Draw-And-Tell Identification of Primary Fear Object–Child Interview

One component of the study's questionnaire involved the child identifying his or her primary fear object. The child was provided with markers and paper to complete the questionnaire, and was given stickers as a reward upon completing the interview. The researchers used a pencil, a list of questions, and a tape recorder to assist them during the interview process. The child was first asked to draw any picture of his/her choice. The researchers would then prompt the child to explain what the picture meant and how it made him/her feel. The researchers recorded verbatim all interview interactions with an audio tape player.

The child was then asked to draw what s/he was most afraid of. The child was provided all the time s/he needed to complete the picture. When the child completed the primary fear object picture, the researchers requested for the child to tell them what the picture meant, how it made him/her feel, and what s/he thought would make him/her feel less scared of the identified primary fear object. The researchers asked the child how s/he was afraid of this fear object and how s/he could be less afraid of it. The participants' answers were recorded verbatim with an audio tape player. If at any point in the interview process the child appeared to be uncomfortable with a question, s/he was allowed to stop.

The child's identification of their primary fear object ranged in topical area and was placed into a thematic coding system (i.e. dark, lack of safety, being alone, nature, animals, imaginary/cultural creatures, scary movies, verbal arguments/disagreements, lack of basic needs). The research assistants developed the thematic coding system and conducted a reliability check of this scale which resulted in 100% agreement.

Picture Card Fear Object Interpretation–Child Interview

Another component of the study's questionnaire asked the children to interpret fear upon viewing a provided picture. The first image was that of a child hiding behind a lamppost. First, the researchers informed the participants that the child in the picture shared their age and gender and was afraid. Then, the researchers asked the participants what they believed the children in the picture was afraid of and why the child was afraid. The researchers continued to interview the child in regards to their interpretation of the picture by asking questions such as "How does the child in the picture feel inside when s/he is afraid," "How does his or her body tell himself or herself that s/he is afraid," "What is the first thing the boy or girl thinks of when s/he is afraid," and "What does s/he say to himself or herself when s/he is afraid?" Finally, the researchers asked participants to state what they thought the child in the picture would do when s/he was afraid and what the child in the picture could do to be less afraid. The second image used for this portion of the interview was that of a child sitting underneath a tree. The same protocol and interview questions were utilized for this portion of the interview.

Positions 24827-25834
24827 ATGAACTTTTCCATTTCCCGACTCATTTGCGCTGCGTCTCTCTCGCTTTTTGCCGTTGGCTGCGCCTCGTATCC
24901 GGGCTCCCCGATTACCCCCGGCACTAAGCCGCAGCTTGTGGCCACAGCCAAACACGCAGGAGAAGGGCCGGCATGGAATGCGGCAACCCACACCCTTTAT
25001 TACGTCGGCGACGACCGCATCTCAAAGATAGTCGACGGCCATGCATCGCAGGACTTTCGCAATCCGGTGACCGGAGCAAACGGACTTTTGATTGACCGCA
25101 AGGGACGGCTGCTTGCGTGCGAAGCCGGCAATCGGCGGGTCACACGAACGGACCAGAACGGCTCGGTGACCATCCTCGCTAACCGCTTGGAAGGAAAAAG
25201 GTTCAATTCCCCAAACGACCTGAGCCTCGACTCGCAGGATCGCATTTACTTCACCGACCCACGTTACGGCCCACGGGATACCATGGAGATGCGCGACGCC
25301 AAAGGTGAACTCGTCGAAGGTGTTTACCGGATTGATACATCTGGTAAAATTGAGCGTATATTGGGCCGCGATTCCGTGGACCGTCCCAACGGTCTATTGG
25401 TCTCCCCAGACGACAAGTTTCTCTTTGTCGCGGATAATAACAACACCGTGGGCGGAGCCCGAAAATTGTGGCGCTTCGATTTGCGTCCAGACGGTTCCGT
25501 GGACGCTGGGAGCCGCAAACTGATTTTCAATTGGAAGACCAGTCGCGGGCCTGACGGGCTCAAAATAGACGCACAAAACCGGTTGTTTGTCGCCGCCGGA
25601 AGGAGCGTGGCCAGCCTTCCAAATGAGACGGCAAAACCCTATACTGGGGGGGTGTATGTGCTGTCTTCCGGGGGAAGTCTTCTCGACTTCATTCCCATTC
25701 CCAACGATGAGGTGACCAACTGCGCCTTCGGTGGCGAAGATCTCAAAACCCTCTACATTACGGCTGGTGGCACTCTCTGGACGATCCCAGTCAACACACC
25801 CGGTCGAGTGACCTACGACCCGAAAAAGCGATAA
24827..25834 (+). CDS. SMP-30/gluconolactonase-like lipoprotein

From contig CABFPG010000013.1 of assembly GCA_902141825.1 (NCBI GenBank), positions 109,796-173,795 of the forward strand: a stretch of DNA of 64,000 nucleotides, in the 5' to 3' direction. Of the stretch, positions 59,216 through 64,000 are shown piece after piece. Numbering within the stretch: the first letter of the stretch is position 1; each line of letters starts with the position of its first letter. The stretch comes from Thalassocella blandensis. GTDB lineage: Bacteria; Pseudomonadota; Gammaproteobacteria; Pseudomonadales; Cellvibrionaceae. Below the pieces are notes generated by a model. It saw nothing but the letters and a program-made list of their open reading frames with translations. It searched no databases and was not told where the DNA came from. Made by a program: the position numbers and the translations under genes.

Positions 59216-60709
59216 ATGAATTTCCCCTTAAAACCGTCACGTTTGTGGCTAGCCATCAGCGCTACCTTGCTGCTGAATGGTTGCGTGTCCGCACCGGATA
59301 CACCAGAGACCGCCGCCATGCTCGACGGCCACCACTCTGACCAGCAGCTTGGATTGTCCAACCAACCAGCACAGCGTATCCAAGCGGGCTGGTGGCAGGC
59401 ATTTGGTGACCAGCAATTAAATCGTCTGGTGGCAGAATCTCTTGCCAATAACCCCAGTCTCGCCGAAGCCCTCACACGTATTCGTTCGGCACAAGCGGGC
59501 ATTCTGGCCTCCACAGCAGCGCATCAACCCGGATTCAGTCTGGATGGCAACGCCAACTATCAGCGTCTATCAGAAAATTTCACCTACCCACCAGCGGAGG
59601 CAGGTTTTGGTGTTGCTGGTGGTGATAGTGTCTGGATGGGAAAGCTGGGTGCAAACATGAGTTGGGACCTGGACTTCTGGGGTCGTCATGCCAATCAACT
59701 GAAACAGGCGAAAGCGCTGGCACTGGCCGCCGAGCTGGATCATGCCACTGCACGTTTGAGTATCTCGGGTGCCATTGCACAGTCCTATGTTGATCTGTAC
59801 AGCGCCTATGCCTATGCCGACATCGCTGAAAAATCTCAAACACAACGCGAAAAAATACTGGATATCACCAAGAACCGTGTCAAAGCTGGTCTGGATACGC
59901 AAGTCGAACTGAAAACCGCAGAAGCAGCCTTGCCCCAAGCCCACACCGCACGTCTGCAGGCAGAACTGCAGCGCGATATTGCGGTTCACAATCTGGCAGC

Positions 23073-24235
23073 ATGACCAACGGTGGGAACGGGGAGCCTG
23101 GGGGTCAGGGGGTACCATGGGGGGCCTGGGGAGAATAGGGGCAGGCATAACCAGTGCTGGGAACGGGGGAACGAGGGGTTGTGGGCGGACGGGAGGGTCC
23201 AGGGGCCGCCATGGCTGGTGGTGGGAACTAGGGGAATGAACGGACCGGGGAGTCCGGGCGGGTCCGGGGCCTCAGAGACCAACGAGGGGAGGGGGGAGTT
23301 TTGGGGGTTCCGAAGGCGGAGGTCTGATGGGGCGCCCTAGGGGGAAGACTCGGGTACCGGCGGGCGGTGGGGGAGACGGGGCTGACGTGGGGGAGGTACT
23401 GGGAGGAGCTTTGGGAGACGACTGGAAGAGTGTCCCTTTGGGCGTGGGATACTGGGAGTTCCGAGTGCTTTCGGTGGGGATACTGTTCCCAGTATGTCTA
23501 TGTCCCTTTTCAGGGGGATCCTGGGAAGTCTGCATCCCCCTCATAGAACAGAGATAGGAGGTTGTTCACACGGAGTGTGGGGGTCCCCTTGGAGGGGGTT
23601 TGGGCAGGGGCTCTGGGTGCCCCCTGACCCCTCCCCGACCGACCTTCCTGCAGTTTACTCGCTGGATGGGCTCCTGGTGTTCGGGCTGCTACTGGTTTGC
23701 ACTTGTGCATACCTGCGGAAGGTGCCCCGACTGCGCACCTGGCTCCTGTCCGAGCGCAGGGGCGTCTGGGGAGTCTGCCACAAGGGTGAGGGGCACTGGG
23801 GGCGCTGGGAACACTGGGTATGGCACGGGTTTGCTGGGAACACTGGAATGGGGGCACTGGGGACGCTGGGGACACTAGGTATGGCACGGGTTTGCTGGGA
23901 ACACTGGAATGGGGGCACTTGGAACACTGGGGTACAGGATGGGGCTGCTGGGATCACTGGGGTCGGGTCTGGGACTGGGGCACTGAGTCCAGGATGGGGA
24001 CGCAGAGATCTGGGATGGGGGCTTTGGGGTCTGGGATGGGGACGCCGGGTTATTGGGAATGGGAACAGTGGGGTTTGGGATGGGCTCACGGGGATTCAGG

The children's interpretations of the picture card fear objects ranged in topical area and were placed into the same thematic coding system as identified above (i.e. dark, lack of safety, being alone, nature, animals, imaginary/cultural creatures, scary movies, verbal arguments/disagreements, lack of basic needs). The research assistants developed the same thematic coding system and conducted a reliability check of this scale, which resulted in 100% agreement.

Results >>